Creating a Custom Taxonomy

Posted: July 2, 2010 in PHP
Tags: , , , ,

Editing your theme’s functions.php file

WordPress version 3 does not allow you to create custom taxonomies from the administration screen. To initially define your custom taxonomies without a plugin, you’ll need to add a little bit of code to your theme’s functions.php file. This isn’t too difficult — just follow my lead.

To add custom taxonomies, we need to edit the “functions.php” file found inside your theme directory. Location of functions.php :  [website_root]/wp/wp-content/themes/[your_theme]/functions.php

Adding the Taxonomies in Code

  1. One Function to Create Them All

    First, we need to build one function that creates all the taxonomies we need. We’ll call the function “build_taxonomies.” Let’s add this function to the bottom of the functions.php file.

       function build_taxonomies() {
    	// code will go here
  2. Defining the Taxonomies

    Next, for each taxonomy we want to create, we need to call a particular WordPress function with the right parameters. Here’s the function, and its important parameters explained.

          'hierarchical' => {true|false},
          'label' => 'Human Readable Name',
          'query_var' => {true|false},
          'rewrite' => {true|false}
    • internal_name: What will this taxonomy be called from inside WordPress, in the database and template files?
    • object_type: Which types of content can be classified with this taxonomy? Possible values are “post, page, link,” and then names of custom post types we’ll learn to create in a future tutorial.
    • Next comes an array of optional parameters. We’ll use the most important ones here in this tutorial, but a full list can be found on the Function Reference / register_taxonomy Codex page. The parameters we’ll use are:
    • hierarchical: If ‘true,’ this taxonomy has hierarchical abilities like WordPress Categories. If ‘false,’ this taxonomy behaves much like freeform Tags.
    • label: This is the human-readable name used in your site’s interface to label the taxonomy.
    • query_var: If ‘true,’ we’ll be able to ask WordPress for posts dependent upon the selections for this taxonomy. For example, we could search for all the posts where the operating system taxonomy has ‘Windows’ selected.
    • rewrite: If ‘true,’ WordPress will use friendly URL’s when viewing a page for this taxonomy. For example, a page listing all the posts with the “Windows” operating system selected would be represented by the following url: entry specific to adding the Operating System taxonomy looks like so:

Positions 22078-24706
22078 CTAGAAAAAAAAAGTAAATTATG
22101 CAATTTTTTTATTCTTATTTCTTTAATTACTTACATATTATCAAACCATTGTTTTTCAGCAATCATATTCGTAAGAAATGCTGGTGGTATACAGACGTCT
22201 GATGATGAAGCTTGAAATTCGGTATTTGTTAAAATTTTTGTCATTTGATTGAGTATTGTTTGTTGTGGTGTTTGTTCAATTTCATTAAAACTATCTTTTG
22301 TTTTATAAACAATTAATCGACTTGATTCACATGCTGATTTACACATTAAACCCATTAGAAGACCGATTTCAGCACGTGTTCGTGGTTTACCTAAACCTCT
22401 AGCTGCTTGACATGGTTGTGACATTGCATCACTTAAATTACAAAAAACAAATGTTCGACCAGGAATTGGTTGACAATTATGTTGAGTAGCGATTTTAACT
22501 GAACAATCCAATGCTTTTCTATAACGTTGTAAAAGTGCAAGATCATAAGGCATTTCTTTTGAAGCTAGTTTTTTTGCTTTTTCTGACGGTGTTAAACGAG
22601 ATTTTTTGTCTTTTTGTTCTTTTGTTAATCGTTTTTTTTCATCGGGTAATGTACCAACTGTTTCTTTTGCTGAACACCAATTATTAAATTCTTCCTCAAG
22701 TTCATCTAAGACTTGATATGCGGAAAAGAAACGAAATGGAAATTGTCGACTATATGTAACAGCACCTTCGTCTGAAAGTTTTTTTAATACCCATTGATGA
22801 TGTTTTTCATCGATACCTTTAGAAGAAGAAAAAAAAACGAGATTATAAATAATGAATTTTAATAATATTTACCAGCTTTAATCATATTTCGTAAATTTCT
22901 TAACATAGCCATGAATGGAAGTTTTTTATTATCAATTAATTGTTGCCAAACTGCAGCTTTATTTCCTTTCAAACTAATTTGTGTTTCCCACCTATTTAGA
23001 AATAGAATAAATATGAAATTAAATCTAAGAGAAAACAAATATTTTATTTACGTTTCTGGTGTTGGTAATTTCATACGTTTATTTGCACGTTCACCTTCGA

register_taxonomy( 'operating_system', 'post', array( 'hierarchical' => true,
      'label' => 'Operating System',
      'query_var' => true,
      'rewrite' => true )
  3. Calling the Taxonomy-Creating Function

    We need to add one more line to the “functions.php” file so our “build_taxonomies” function will actually be executed. We’ll “hook” the “build_taxonomies” function to the “init” event by adding the following code:

    add_action( 'init', 'build_taxonomies', 0 );

    You can add this line anywhere, but I generally add it above the function we’re calling, so it would look like this:

        // Custom Taxonomy Code
        add_action( 'init', 'build_taxonomies', 0 );
        function build_taxonomies() {
          register_taxonomy( 'operating_system', 'post', array( 'hierarchical' => true, 'label' => 'Operating System', 'query_var' => true, 'rewrite' => true ) );
More Information


Hope it will help to all. Try this on your blog.

  1. Brian Yerkes says:

    Thanks for the post. I’ve got a custom taxonomy working within a custom post type….but I’m struggling with the query on the frontend…
    Here’s what I’ve got:

    $loop = new WP_Query( array( ‘post_type’ => ‘listing’, ‘posts_per_page’ => 3) );

    I need that line to include a taxonomy…Here’s the custom taxonomy I created:

    register_taxonomy(“speaker”, array(“listing”), array(“hierarchical” => true, “label” => “Property Category”, “singular_label” => “Property Category”, “rewrite” => true));

    When I add a new category to this custom taxonomy, how do I call it? It looks like stores it as a tag_ID when I try to edit it, but that doesn’t work when I call it on the front end.

    Any help is appreciated, thanks

    • chinmoy29 says:


      How to get the taxonomy content from the post? Am I right? I am giving you some code, hope it will help you.

      $property_cat_list = get_the_term_list( $post->ID, 'speaker', 'Property Category(s): ', ', ', '' );

      if ( '' != $property_cat_list ) {
      $property_cat_text = "$property_cat_list

      echo $property_cat_text ;

  2. chinmoy29 says:

    $term = get_term_by( ‘slug’, get_query_var( ‘term’ ), get_query_var( ‘taxonomy’ ) );

    This gets all of the information about the taxonomy that called this page and returns it as an object into the variable $term. For example, the “Mac OS” classification returns an object as such:



    stdClass Object
    [term_id] => 13
    [name] => Mac OS
    [slug] => mac-os
    [term_group] => 0
    [term_taxonomy_id] => 22
    [taxonomy] => operating_system
    [description] =>
    [parent] => 0
    [count] => 2

  3. Viktor says:


    Thanks for your help. I was able to figure it out. After I used is_tax to find the right content and use $term from above to get the tax name, I managed to get my taxonomy.php to work.

    After that it is REQUIRED (I think) to go re-save your permalinks, which rebuilds all of them. This makes WP fix custom taxonomy links, it works now. You should mention it in your post for people like me :-p

    Question. Right now it writes links as (from your example) /operating_system/windows
    How can I remove operating_system and make it

    Thanks, appreciate your help!

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